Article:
| Hello Members,
1. David E. Blackmer died at his home in Wilton NH, 21Mr02. He was born in Urbana OH, 11Ja27, and in 1945 was a
member of the first graduating class of High
Mowing School of Wilton NH, which he later served as president of the Board of Trustees. He studied at MIT and Harvard University.
By nature he was drawn to overcoming difficult engineering problems by applying his truly remarkable mind in a process
he called "scaling glass mountains and slaying dragons."
Among his colleagues he was known as a genius. An inventor, he held many patents. He was involved in the design of the
telemetry for the Mercury space program. He was founder of the audio electronics companies dbx, Kintek (a.k.a. Colortek), and Earthworks
and co-founder of the medical electronics company Instrumentation Laboratory.
He enjoyed listening to a wide range of music, especially Bach. A hands-on engineering generalist with a love for precision
sound recording and reproduction technologies, he was a longtime Fellow of the Audio Engineering society.
During World War II he served in the U.S. Navy, where he studied radar electronics. He was an engineer for Lafayette Radio,
Trans-Radio Recording Studio, Epsco, HiCon Eastern and Raytheon and a life member of the IEEE. He was a lifelong collector of Scientific American, Analog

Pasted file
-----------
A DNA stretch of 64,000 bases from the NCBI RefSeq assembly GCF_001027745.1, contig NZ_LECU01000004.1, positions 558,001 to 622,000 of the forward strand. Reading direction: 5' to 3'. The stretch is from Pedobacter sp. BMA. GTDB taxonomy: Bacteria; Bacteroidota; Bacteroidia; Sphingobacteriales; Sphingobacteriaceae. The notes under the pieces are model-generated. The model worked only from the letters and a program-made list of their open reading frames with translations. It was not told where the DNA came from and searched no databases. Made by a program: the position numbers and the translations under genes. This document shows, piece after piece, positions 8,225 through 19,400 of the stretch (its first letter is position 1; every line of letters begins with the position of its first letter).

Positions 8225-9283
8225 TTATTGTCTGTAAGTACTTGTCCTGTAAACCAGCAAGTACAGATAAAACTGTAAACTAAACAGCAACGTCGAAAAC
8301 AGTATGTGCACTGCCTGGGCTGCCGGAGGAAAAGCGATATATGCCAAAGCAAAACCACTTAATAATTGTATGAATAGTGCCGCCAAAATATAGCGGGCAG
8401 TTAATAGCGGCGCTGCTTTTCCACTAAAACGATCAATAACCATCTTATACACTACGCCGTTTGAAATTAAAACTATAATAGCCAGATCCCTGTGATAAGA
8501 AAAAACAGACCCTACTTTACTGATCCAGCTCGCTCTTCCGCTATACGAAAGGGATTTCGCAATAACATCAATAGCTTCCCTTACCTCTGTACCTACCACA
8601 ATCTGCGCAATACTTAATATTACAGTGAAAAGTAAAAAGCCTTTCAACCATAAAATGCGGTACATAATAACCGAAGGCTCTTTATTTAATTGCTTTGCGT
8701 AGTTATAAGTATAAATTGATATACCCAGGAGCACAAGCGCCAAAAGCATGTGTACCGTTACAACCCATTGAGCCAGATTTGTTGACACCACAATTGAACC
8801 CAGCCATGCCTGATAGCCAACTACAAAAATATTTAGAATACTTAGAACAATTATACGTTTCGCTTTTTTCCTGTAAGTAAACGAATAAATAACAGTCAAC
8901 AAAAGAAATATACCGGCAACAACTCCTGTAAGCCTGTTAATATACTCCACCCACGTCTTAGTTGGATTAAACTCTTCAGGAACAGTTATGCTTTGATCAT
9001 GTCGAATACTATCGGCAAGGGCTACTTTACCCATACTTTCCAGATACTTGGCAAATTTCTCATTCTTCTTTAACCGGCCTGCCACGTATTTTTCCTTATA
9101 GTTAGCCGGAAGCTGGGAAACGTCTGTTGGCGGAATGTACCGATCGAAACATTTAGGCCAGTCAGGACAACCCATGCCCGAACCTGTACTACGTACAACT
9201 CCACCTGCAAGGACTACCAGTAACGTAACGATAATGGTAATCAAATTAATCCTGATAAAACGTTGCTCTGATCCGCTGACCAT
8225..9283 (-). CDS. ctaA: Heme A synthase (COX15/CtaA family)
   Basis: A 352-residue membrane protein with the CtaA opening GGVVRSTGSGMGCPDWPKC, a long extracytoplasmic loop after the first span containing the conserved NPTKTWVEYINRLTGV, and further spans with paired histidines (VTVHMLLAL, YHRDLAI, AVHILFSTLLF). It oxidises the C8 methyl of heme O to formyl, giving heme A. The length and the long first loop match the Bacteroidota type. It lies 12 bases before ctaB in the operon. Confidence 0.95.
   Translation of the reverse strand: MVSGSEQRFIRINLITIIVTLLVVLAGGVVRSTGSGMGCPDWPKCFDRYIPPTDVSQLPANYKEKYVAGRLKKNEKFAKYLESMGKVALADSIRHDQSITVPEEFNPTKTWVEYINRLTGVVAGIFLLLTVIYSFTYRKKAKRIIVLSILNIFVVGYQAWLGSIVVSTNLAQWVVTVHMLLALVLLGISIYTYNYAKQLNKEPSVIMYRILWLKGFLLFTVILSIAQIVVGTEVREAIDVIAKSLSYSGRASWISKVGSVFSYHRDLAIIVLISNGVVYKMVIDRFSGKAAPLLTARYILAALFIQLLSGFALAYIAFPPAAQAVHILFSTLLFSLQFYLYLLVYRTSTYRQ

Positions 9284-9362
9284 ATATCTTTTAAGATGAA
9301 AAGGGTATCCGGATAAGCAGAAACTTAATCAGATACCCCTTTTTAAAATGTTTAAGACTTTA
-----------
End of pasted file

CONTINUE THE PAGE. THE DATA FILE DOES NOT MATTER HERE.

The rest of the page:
Magazine, Asimov Magazine and the Magazine of Fantasy and Science Fiction.
He enjoyed operating heavy equipment, studying history and cooking gourmet food. He had 10 children.
Memorial donations may be made to the High
Mowing School Memorial Fund, POB 850, Wilton NH 03086. (Monadnock Ledger 28Mr02) (I saw him many times at Monadnock Music concerts. He was interesting
to listen to and always gave the impression of working on a unique design.
For a while he ran a restaurant in Wilton, Cafe Pierrot, with live entertainment. A friend dined there frequently and said
the sound system was amazing clear and well balanced anywhere in the room, with ensembles from a folk group to a 15 piece orchestra. And in a
mill building, not a concert hall. He marveled at the number and variety of loudspeakers: some narrow and tall, wide and short, large and small. They
were hanging throughout the room. Blackmer was at the side of the stage adjusting the sound.
I went to Earthworks to discuss possible consulting the "interview" consisted of an hour of his talking
about his ideas and projects. He said he had a complete set of 1% resistors (for prototyping--at 1000 pcs per pkg that would be 500,000 resistors!).
He was a guest speaker, with Rene Jaeger, at an early BAS meeting in De72 (BASS Ja73)--DBH).
2. A complete list of BAS guest speakers (starting in 1972), with the issue of the Speaker in which the summary
was published, has been completed. For a copy, email me.
President, Boston Audio Society